Tips for monitoring your checking account
Monitor all your accounts, not just your checking account. In addition to monitoring your checking account, you should also check up on other accounts, such as savings and credit card accounts, on a regular basis.
Make monitoring your bank accounts automatic. To make monitoring your checking account even easier, set up a browser window with tabs open to the login page of each account and save it as your browser's homepage. That way each time you open your browser, you'll be reminded to check in with your various accounts.
Use your bank's mobile app. Most banks have their own mobile applications now, so download the mobile apps for your various accounts and keep a section on your phone for banking. This makes it easy to monitor your bank accounts from anywhere.
Take advantage of online banks. If you're unsatisfied with your current bank's online and mobile banking services, consider opening one of the best free checking accounts with an online bank. Online banks make it easy to do everything from the comfort of your own home, and because they have fewer overhead costs, their accounts tend to come with lower fees and higher returns.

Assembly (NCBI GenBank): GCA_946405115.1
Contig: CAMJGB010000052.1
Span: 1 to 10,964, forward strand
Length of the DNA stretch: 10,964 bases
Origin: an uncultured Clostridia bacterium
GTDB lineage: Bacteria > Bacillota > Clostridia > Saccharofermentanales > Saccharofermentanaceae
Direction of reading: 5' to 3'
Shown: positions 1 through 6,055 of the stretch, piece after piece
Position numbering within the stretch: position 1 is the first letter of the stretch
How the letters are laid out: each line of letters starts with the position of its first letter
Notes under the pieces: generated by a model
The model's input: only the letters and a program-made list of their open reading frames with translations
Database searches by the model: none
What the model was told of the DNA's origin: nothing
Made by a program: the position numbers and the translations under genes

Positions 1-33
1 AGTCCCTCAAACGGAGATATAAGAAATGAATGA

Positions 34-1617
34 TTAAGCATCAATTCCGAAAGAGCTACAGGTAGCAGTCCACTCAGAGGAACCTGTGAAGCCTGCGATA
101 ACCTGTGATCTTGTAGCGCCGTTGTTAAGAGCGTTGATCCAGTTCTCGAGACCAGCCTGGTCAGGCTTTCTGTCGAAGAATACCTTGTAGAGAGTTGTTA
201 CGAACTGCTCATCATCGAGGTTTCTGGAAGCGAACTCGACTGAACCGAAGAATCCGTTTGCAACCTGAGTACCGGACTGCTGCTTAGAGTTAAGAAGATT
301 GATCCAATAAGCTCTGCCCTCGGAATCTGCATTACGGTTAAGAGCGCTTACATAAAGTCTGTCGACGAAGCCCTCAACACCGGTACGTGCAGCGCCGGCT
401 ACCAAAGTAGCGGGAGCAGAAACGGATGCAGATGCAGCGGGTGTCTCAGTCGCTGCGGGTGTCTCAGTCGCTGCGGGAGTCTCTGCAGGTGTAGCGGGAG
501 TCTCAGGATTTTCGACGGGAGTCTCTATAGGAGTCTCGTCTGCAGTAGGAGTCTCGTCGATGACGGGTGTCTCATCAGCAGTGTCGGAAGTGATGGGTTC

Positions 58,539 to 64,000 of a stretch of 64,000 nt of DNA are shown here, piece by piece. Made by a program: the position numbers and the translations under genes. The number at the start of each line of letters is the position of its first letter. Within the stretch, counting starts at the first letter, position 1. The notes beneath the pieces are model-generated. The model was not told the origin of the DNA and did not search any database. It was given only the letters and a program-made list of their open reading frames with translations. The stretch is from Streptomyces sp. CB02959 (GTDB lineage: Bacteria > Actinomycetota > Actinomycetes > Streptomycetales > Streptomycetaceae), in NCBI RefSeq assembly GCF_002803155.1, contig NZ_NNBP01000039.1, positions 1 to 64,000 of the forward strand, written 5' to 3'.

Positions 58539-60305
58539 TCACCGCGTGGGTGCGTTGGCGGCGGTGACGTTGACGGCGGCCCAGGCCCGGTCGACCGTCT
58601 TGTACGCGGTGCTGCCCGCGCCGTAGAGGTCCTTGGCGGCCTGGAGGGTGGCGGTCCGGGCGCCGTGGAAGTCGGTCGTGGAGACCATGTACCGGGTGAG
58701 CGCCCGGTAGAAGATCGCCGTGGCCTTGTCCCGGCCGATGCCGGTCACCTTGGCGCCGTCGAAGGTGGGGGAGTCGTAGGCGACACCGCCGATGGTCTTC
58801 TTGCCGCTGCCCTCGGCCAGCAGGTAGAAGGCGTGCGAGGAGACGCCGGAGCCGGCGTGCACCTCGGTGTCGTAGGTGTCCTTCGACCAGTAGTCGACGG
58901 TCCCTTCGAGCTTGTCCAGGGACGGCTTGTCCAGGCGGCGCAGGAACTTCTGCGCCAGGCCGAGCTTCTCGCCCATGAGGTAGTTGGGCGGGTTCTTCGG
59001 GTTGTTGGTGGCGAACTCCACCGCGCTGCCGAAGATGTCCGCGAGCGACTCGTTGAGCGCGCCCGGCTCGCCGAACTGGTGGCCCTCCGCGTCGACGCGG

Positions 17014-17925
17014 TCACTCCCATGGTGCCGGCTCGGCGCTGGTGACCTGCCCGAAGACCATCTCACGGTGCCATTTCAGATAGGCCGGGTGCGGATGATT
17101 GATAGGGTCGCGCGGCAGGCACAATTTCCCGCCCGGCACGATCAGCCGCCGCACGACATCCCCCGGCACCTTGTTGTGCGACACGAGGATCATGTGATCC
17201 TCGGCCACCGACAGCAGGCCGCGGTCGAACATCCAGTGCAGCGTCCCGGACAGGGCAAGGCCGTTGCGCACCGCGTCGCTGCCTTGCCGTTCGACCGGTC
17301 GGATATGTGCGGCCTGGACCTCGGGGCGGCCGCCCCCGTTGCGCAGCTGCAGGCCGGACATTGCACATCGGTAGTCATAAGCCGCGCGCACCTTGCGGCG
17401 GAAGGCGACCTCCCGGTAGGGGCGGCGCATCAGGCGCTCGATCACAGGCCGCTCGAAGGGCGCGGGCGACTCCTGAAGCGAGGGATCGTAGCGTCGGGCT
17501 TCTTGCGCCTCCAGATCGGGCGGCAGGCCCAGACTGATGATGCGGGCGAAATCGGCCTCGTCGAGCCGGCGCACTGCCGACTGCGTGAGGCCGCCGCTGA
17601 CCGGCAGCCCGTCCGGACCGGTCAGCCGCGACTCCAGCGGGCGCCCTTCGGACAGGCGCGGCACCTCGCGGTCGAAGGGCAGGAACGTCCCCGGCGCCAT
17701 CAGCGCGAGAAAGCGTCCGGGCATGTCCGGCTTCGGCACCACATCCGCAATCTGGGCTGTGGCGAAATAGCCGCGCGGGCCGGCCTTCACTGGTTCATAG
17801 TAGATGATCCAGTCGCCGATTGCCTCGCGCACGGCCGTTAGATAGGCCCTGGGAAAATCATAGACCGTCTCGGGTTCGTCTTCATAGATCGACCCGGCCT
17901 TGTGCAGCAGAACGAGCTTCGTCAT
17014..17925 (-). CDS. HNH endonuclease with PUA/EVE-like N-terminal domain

Call your bank immediately if you notice suspicious activity. If you notice a charge to your account that's unfamiliar or higher than what you agreed to pay, it's imperative that you call your bank immediately to get it sorted out. If the charge is still pending, though, most banks will make you wait until it's posted in order to dispute it. Keep in mind that some businesses will place holds on your account, (most typically gas stations, hotels, and rental car agencies), so if you see a pending charge for more than your bill, that could be why.
Keeping up-to-date with your accounts can help you manage your money, avoid fraud, and spot hidden banking fees. Online and mobile banking make monitoring your checking account easier than ever, so there's no reason not to log on and check your accounts at least once per week. By building a sense of awareness around your money, you're contributing to your overall financial health.